“The attitude drips of racial supremacy, and the implication is clear: “I don’t care what you deem is important or sacred. I want to do with it what I will. Your experience is simply a tool for me to use, because you are less human than me. You are less than human…” (2016).

I’m not going to comment on whether or not writing about an experience that is not your own is okay. Write the book you’d most want to read. For me, personally, when I write about a marginalised experience, I try and filter it through a narrator whose experiences and perspective more closely resemble my own.

While I like to write about diverse characters and places, the events that progress the plot always focus on experiences I feel I can personally relate to.

One of the reasons I do this is because I was attacked for sharing one of my own experiences. I found it very hard to deal with and it would have been ever harder if I’ve been speaking on behalf of someone else. It would have been easy to let that person’s comments create doubts about what I’d written.

I’ve also seen versions of my story told by people who have not experienced it personally. For example, most people don’t really understand OCD because of how poorly represented it is in the the media.

Travelling has made me much more aware of how large the world is and how different people’s experiences can be. I don’t want my writing to be narrow-minded, but I also don’t want to misrepresent someone else’s truth. As Mark Twain said:

“Travel is fatal to prejudice, bigotry, and narrow-mindedness, and many of our people need it sorely on these accounts. Broad, wholesome, charitable views of men and things cannot be acquired by vegetating in one little corner of the earth all one’s lifetime” (2016).

While I still struggle with balancing this, the end result is that my secondary characters now have more depth and much less are less one-dimensional.

A repository of ideas

I love visiting places that have a lot of history. I travel for stories. I like meeting locals and going on tours that take me into less often seen neighbourhoods.

 

I go to other countries to experience stories that are different to the ones I grew up with. Margaret Atwood explains that existing stories can become the lego blocks for your own interpretations of them (n.d.). While she’s talking about fables and folktales, I also like to think I’m storing up stories from my travels.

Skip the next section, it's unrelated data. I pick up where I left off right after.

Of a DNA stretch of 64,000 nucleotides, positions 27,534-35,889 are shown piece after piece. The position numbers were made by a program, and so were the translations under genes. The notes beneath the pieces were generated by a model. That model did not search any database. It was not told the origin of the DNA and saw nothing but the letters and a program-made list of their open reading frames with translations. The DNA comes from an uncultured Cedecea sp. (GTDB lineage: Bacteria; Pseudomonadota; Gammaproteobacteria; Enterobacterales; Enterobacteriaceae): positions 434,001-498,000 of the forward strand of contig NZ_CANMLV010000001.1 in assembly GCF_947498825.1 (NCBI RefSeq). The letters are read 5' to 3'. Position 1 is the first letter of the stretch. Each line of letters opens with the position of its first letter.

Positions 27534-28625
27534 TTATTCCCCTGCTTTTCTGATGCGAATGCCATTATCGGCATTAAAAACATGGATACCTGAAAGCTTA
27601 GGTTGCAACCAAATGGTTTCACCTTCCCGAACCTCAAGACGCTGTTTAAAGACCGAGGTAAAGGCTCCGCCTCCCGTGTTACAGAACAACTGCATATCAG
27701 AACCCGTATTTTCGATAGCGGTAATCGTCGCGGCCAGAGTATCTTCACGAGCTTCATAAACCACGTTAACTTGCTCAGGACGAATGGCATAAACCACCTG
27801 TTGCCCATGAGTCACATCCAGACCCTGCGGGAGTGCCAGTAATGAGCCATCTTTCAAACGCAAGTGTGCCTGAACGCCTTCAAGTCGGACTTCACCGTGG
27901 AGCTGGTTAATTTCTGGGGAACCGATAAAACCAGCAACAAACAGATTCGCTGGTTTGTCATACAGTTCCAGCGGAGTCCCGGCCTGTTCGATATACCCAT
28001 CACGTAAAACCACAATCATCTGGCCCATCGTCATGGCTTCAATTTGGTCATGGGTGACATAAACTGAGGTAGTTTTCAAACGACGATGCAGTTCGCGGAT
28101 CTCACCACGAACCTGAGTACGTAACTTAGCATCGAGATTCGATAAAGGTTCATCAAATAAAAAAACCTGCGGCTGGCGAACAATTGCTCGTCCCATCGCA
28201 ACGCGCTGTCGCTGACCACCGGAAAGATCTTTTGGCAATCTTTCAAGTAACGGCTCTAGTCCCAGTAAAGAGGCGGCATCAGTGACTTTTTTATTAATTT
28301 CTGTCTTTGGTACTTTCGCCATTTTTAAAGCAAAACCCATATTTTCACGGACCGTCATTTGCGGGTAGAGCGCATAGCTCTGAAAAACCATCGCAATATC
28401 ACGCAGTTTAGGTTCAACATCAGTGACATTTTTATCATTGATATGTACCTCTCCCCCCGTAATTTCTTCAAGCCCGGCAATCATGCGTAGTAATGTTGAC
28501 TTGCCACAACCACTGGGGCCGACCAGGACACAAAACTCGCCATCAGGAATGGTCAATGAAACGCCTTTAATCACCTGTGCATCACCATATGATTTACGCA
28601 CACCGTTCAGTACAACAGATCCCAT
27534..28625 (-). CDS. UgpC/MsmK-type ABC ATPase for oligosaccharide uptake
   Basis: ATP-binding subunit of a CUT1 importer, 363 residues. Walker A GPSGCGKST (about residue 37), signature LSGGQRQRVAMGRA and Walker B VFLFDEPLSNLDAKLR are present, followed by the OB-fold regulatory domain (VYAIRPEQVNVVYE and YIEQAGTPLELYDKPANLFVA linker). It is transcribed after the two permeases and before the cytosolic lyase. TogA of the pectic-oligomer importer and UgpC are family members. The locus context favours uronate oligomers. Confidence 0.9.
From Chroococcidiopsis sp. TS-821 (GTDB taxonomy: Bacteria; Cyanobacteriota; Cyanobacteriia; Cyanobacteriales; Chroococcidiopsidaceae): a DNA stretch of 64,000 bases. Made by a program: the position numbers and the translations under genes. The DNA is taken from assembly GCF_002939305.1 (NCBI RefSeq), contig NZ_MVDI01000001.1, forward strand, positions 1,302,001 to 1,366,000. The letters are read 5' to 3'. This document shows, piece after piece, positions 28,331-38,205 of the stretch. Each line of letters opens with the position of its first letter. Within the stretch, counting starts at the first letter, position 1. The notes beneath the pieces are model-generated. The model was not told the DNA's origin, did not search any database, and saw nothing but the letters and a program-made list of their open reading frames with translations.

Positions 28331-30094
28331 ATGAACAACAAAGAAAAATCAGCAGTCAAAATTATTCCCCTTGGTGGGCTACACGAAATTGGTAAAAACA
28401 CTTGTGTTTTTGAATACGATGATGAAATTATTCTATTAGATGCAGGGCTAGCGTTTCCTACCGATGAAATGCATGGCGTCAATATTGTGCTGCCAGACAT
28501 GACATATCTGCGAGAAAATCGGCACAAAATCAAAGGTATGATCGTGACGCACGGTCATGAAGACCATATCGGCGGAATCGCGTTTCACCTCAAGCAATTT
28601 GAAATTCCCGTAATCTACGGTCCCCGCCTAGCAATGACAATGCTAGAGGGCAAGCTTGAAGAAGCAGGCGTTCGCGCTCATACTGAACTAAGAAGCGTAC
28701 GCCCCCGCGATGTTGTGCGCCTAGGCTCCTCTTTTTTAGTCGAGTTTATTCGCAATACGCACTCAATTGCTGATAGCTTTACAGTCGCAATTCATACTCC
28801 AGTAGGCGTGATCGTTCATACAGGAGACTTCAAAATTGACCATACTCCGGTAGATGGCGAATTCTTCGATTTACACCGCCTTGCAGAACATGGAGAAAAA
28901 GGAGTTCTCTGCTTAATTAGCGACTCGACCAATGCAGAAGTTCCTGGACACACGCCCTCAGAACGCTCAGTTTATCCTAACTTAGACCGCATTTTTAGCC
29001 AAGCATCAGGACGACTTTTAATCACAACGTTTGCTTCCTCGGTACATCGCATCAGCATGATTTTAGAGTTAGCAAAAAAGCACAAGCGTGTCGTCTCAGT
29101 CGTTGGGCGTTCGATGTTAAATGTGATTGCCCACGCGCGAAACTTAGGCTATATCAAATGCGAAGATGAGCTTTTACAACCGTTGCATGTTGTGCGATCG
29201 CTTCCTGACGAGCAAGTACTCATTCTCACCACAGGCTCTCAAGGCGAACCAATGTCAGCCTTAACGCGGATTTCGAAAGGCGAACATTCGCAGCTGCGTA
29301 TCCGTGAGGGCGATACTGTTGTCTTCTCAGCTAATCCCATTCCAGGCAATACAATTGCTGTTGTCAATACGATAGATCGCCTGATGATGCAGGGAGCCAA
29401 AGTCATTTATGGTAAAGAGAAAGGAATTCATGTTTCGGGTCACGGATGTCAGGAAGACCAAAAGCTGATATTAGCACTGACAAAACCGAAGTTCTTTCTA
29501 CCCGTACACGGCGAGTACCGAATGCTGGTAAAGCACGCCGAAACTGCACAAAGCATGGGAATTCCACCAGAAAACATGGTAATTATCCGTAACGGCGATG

This is why I struggle so much with writing about experiences that aren’t my own.

 

References

Abdel-Magied, Y. (2016). As Lionel Shriver made light of identity, I had no choice but to walk out on her. The Guardian. Retrieved from https://www.theguardian.com/commentisfree/2016/sep/10/as-lionel-shriver-made-light-of-identity-i-had-no-choice-but-to-walk-out-on-her

Atwood, M. (n.d.). Chapter three. Masterclass. 

Cañas, J. et al (2003). Cognitive flexibility and adaptability to environmental changes in dynamic complex problem-solving tasks. Ergonomics. Retrieved from http://citeseerx.ist.psu.edu/viewdoc/download?doi=10.1.1.156.9381&rep=rep1&type=pdf

Crane, B. (2015). For a More Creative Brain, Travel. The Atlantic. Retrieved from https://www.theatlantic.com/health/archive/2015/03/for-a-more-creative-brain-travel/388135/

Prose, F. (2017). ‘Problematic’ books are sparking a debate about what you’re allowed to read. Financial Review. Retrieved from https://www.afr.com/lifestyle/arts-and-entertainment/books/the-new-and-troubling-debate-over-what-is-a-problematic-book-20171113-gzkluo

Twain, M. (2016). The Innocents Abroad. University of Adelaide. retrieved from https://ebooks.adelaide.edu.au/t/twain/mark/innocents/contents.html